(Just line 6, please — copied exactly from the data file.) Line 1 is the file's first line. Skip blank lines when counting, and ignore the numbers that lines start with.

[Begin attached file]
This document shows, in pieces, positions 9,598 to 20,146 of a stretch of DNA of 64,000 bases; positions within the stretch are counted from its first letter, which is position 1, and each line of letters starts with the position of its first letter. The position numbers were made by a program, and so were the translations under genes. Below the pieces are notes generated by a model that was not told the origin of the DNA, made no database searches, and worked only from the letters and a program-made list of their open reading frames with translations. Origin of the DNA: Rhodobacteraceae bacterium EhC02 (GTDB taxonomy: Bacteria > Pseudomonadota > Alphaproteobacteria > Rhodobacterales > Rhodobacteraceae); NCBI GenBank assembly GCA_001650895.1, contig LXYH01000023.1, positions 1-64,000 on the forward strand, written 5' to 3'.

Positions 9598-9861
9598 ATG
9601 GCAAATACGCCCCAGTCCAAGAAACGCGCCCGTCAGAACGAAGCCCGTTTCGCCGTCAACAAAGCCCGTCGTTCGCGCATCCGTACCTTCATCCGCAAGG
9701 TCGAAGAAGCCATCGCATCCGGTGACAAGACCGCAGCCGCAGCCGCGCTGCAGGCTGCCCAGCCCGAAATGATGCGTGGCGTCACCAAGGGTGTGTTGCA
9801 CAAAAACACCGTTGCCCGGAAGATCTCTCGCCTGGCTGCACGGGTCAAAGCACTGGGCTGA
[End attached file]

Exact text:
9801 CAAAAACACCGTTGCCCGGAAGATCTCTCGCCTGGCTGCACGGGTCAAAGCACTGGGCTGA